ABU DHABI (Reuters) - The United Arab Emirates lifted a ban on its citizens visiting Lebanon on Monday as the Beirut government sought UAE help in steering the heavily indebted economy out of deep crisis.
Prime Minister Saad al-Hariri, leading a delegation to Abu Dhabi seeking support, had told Reuters he was hoping the UAE would inject cash into its central bank.
Before the lifting of the travel ban was announced, Hariri said he was “optimistic” after visiting the UAE and meeting with Abu Dhabi Crown Prince Sheikh Mohammed bin Zayed al-Nahyan. He said the UAE would announce any support initiative that may come. “The atmosphere is good,” Hariri said on Twitter.
The UAE barred its citizens from traveling to Lebanon in 2016. The UAE and Saudi Arabia have both voiced frequent concern over the political situation in Lebanon, which is located next to war-torn Syria and is home to the heavily armed Hezbollah group backed by the two Gulf states’ main adversary, Iran.
Lebanon is now seeking a cash injection for its central bank and investments in food, infrastructure, oil and gas, and renewable energy.
Faced with one of the world’s highest debt burdens, low growth and crumbling infrastructure, Beirut has vowed to implement long-delayed reforms. It is also seeking to reverse a sharp loss of confidence among foreign investors and depositors who are turning away from the Lebanese pound.
While no deal was formally announced, Lebanese officials portrayed Monday’s high-stakes talks as positive while Abu Dhabi stressed its support for Lebanon. In response, dollar bonds issued by heavily-indebted Lebanon rose.
A Lebanese government source said Hariri would remain in Abu Dhabi on Tuesday for follow-up meetings.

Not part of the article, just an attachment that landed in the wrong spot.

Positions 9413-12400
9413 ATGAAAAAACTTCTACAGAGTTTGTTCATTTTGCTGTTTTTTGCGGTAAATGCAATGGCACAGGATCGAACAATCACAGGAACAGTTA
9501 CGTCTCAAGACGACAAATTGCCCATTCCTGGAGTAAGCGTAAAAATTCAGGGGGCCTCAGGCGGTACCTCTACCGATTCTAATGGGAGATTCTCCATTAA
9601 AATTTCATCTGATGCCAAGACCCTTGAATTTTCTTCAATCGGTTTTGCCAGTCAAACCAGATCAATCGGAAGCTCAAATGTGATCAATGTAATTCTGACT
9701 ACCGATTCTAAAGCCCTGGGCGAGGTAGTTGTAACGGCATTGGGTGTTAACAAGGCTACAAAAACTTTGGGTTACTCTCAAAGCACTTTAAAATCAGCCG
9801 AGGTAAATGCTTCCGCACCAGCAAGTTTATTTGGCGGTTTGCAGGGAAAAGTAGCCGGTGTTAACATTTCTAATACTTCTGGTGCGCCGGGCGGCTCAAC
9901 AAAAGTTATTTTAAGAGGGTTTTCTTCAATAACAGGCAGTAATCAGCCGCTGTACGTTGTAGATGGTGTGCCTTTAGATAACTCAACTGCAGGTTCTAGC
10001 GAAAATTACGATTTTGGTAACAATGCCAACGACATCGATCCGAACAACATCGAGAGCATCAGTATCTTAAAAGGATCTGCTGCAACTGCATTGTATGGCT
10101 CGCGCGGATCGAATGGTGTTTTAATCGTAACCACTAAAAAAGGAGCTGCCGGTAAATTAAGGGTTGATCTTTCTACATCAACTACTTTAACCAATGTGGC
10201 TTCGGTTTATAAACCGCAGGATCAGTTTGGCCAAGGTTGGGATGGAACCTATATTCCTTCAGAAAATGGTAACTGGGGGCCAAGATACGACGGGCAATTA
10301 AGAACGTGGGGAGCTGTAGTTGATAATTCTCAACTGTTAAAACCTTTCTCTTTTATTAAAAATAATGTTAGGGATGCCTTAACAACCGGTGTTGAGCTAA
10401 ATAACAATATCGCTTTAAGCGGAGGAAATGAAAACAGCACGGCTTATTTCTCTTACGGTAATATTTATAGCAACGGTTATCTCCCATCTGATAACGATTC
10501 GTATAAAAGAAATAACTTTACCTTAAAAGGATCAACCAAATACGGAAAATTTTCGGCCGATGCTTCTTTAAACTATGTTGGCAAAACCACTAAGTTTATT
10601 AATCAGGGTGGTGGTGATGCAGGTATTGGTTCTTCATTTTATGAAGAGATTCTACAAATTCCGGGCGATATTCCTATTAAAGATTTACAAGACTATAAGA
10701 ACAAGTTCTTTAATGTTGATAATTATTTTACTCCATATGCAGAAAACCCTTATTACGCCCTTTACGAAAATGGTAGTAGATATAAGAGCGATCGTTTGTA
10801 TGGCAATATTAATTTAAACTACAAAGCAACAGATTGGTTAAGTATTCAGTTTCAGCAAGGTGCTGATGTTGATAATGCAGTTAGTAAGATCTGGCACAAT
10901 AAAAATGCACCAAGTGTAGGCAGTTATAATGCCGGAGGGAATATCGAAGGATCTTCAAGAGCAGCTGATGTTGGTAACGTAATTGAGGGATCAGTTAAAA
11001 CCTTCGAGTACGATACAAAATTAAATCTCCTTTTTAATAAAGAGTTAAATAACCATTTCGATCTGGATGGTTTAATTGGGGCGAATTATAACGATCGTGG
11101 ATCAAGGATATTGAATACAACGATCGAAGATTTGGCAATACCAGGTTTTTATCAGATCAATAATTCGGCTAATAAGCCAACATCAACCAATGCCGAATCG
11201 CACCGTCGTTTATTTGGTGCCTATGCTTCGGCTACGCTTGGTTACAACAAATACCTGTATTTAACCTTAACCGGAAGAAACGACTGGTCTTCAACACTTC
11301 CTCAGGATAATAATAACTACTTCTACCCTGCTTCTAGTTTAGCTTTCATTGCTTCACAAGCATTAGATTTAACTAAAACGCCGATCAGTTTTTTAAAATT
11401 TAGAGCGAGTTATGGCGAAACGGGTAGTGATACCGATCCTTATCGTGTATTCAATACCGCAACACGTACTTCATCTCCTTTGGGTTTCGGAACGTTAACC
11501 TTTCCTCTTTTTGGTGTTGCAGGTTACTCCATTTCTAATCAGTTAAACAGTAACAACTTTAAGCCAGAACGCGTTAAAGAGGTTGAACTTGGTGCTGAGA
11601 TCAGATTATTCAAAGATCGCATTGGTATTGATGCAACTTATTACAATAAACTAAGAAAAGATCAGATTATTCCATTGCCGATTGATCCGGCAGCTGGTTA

Crown Prince Mohammed “stressed during the meeting that the UAE...is keen on supporting its relationships with Lebanon on different levels, and stands by it in all that preserves its security and stability,” the state news agency WAM reported.
When asked earlier on Monday whether Lebanon would receive an injection of cash into its central bank from the UAE, Hariri said: “We are working on everything ... Yes we are hoping, we will work on it.”
The bank has been drawing down its foreign exchange reserves to repay the state’s maturing dollar-denominated debt, and said last week it was prepared to do more.
Central bank Governor Riad Salameh, also attending the conference, said it was continuing to provide dollars to local financial markets. He added that Lebanon has “numerous possibilities” as it looks for assistance, but it anticipates support from the UAE.
Lebanon’s traditionally high reserves of foreign currency have been in decline because capital inflows into its banking system from Lebanese abroad have been slowing.
Beirut, which has a debt-to-GDP ratio tmsnrt.rs/2Oj0wKg of around 150%, hopes its Gulf allies or regional sovereign wealth funds will offer support but no public pledges have so far been made.
At Abu Dhabi’s Sea Palace, the leaders “discussed the latest developments in Lebanon and the region and the bilateral relations between the two countries”, Hariri’s office said in a statement.
Financial markets have tightened significantly this year, raising the costs for Lebanon of borrowing and insuring against default. Dollar-denominated bonds, which rose on Monday, remain down some 15% this year.
UAE Economy Minister Sultan bin Saeed Al Mansouri told reporters at the conference that financing for Lebanon would be discussed in the meetings “and they’ll make the right decision”, adding Lebanon’s investment climate is becoming more “settled.”
Lebanon is preparing to sell a Eurobond of around $2 billion this month, with cash raised expected to be used to refinance maturing debts and shore up shaky public finances.
On Oct. 1, Moody’s put Lebanon’s Caa1 credit rating under review for a downgrade, saying anticipated external financial assistance had not yet been forthcoming.
Ratings agency Fitch downgraded Lebanon to CCC in August, citing debt servicing concerns.
At the same time, S&P Global affirmed Lebanon at B-/B with a negative outlook, saying it considered foreign exchange reserves sufficient to service government debt in the “near term”.
Additional reporting by Tom Perry, Davide Barbuscia and Tuqa Khalid Writing by Jonathan Spicer; Editing by Gareth Jones and Mark Heinrich